Old versions of MacTeX are archived on the TUG server and a few other servers. To get an old version, use one of the addresses below. The http addresses tend to work better than the ftp addresses. When an ftp address leads to an error rather than a login dialog, it often just means that the server is overloaded. In that case the error message is misleading and can be ignored.
There are two ways to use these addresses. The first is to copy them to Safari and use standard web browsing techniques. Safari may put up a dialog asking for a login and password. If so, login as guest, and then no password is required.
The second method is to activate the Finder and select the last item in the Go menu, "Connect to Server."
A login dialog will appear; click "Guest". An ordinary finder window will appear showing folders with various dates. Open the appropriate folder, and drag an install package to the desktop. For example, the 2015 folder contains three items, basictex-20150613.pkg, ghostscript916-20150607.pkg, and mactex-20150613.pkg. Packages are dated by release date in the format year/month/day.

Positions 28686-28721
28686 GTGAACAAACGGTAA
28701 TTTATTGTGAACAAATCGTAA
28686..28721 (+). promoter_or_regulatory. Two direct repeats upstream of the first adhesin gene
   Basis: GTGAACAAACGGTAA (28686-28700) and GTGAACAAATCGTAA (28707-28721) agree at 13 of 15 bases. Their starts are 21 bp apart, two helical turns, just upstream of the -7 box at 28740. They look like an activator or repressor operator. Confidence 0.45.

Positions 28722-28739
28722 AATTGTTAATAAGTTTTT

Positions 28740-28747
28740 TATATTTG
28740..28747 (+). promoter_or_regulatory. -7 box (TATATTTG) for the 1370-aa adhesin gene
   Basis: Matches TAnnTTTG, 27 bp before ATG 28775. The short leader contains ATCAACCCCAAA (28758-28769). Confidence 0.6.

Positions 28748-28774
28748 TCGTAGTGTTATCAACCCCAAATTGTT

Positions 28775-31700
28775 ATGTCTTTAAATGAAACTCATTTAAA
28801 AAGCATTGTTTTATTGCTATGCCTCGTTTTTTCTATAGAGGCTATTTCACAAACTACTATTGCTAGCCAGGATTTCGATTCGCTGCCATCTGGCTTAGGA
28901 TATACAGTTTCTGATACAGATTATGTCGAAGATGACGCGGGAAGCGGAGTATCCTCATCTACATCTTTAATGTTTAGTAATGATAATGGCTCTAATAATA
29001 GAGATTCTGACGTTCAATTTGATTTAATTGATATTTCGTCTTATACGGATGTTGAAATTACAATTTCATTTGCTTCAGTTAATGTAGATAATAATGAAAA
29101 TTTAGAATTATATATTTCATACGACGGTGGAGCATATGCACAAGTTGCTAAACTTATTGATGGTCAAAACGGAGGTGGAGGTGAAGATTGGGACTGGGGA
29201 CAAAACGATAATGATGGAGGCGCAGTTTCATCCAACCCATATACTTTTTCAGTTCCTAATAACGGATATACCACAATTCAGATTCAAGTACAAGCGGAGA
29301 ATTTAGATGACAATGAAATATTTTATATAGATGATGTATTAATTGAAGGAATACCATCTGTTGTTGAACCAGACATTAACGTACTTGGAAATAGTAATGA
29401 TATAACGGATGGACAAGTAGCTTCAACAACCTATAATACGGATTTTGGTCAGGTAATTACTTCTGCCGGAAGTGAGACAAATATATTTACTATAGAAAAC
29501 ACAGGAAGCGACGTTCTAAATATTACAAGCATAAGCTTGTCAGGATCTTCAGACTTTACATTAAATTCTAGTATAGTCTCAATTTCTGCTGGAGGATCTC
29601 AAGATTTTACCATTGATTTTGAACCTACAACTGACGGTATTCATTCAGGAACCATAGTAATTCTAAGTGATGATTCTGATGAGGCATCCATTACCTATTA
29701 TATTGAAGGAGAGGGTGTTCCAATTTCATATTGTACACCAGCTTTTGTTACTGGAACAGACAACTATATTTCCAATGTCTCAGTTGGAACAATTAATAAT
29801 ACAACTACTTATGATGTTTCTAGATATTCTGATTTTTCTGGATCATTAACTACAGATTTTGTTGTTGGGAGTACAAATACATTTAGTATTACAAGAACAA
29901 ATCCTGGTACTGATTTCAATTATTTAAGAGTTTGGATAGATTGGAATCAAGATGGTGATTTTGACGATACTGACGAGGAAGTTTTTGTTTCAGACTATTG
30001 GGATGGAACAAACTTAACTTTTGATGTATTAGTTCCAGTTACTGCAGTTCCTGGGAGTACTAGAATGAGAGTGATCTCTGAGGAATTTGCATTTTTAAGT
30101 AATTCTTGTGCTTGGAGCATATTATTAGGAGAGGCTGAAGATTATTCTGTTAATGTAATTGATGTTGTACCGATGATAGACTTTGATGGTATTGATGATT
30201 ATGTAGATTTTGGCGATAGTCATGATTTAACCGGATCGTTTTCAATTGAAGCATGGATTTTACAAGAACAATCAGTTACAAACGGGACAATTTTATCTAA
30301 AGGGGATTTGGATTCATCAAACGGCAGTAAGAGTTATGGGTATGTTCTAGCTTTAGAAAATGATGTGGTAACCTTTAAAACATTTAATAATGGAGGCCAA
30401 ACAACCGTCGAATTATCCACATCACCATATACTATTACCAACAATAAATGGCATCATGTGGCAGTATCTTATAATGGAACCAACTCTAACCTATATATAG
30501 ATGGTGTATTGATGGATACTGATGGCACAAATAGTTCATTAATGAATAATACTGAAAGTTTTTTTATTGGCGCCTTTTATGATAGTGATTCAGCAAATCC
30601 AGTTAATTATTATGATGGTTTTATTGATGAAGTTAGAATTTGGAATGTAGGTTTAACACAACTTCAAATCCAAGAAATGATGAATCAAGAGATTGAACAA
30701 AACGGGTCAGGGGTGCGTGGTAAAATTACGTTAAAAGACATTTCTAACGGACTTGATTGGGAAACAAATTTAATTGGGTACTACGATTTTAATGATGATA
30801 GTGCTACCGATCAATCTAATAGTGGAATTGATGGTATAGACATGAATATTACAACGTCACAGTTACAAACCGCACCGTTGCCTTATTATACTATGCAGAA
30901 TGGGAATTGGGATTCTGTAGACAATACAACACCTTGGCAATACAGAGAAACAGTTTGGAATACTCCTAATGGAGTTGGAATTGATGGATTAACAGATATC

After obtaining the desired package, you must disconnect from the server. The ftp server will be listed in the left panel of the Finder window.
Select this server and click "disconnect".
Originally, MacTeX supported macOS 10.3 and 10.4, on PPC or Intel. Starting in 2011, MacTeX required 10.5 or higher, on PPC or Intel. The 2016 version of MacTeX is the last to support Leopard (10.5) and higher on PPC and Intel. MacTeX-2018 supported Yosemite, 10.10, and higher on Intel.
Early versions of MacTeX have a hidden folder structure, even though they appear to be single files in the Finder. These versions had to be compressed as zip files to be stored on the server. Later versions of MacTeX have a flat structure and thus appear as uncompressed single files on the server. Therefore when using ftp, recent install packages appear with a standard package icon, but older packages appear as .zip files that must be decompressed after downloading.